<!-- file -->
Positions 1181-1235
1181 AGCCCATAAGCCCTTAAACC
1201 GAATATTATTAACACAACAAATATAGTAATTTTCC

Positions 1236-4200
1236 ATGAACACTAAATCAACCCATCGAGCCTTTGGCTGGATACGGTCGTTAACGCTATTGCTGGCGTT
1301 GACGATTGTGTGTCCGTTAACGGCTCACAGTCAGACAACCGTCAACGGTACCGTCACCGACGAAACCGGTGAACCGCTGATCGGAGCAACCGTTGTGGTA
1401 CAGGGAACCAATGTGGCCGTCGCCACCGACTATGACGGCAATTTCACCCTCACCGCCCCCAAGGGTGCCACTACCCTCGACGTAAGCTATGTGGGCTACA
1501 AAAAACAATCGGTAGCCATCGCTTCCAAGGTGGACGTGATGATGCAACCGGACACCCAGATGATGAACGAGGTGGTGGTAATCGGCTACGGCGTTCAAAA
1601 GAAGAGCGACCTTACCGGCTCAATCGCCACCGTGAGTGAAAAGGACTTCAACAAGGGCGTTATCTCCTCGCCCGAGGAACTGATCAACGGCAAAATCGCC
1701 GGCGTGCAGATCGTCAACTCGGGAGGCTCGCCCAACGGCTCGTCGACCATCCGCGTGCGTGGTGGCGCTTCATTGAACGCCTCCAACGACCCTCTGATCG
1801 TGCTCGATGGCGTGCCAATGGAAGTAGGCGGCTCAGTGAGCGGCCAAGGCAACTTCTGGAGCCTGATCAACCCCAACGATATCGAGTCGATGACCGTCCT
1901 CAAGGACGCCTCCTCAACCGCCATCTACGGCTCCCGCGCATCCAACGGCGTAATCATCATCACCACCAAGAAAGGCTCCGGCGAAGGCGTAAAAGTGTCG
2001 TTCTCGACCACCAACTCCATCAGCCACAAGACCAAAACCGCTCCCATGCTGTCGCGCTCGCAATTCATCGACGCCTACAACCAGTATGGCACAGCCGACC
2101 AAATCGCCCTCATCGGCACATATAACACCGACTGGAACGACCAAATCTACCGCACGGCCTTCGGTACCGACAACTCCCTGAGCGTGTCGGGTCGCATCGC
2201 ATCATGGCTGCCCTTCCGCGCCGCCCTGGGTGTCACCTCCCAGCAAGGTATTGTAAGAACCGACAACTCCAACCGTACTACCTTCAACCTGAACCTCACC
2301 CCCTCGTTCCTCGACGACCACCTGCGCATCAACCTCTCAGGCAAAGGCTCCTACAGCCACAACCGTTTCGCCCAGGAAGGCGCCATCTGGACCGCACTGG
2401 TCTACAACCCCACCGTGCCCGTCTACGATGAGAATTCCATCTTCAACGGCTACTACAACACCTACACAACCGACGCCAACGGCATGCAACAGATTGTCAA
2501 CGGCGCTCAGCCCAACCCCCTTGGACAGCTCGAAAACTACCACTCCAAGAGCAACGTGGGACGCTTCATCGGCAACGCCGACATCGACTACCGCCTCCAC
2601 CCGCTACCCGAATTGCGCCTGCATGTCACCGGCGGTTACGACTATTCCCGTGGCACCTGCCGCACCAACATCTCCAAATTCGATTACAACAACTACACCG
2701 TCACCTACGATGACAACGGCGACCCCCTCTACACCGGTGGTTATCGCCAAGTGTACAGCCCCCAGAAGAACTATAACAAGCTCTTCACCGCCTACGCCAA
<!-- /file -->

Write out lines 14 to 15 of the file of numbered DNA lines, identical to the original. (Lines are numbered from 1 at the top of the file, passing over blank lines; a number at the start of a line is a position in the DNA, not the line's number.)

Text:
2101 AAATCGCCCTCATCGGCACATATAACACCGACTGGAACGACCAAATCTACCGCACGGCCTTCGGTACCGACAACTCCCTGAGCGTGTCGGGTCGCATCGC
2201 ATCATGGCTGCCCTTCCGCGCCGCCCTGGGTGTCACCTCCCAGCAAGGTATTGTAAGAACCGACAACTCCAACCGTACTACCTTCAACCTGAACCTCACC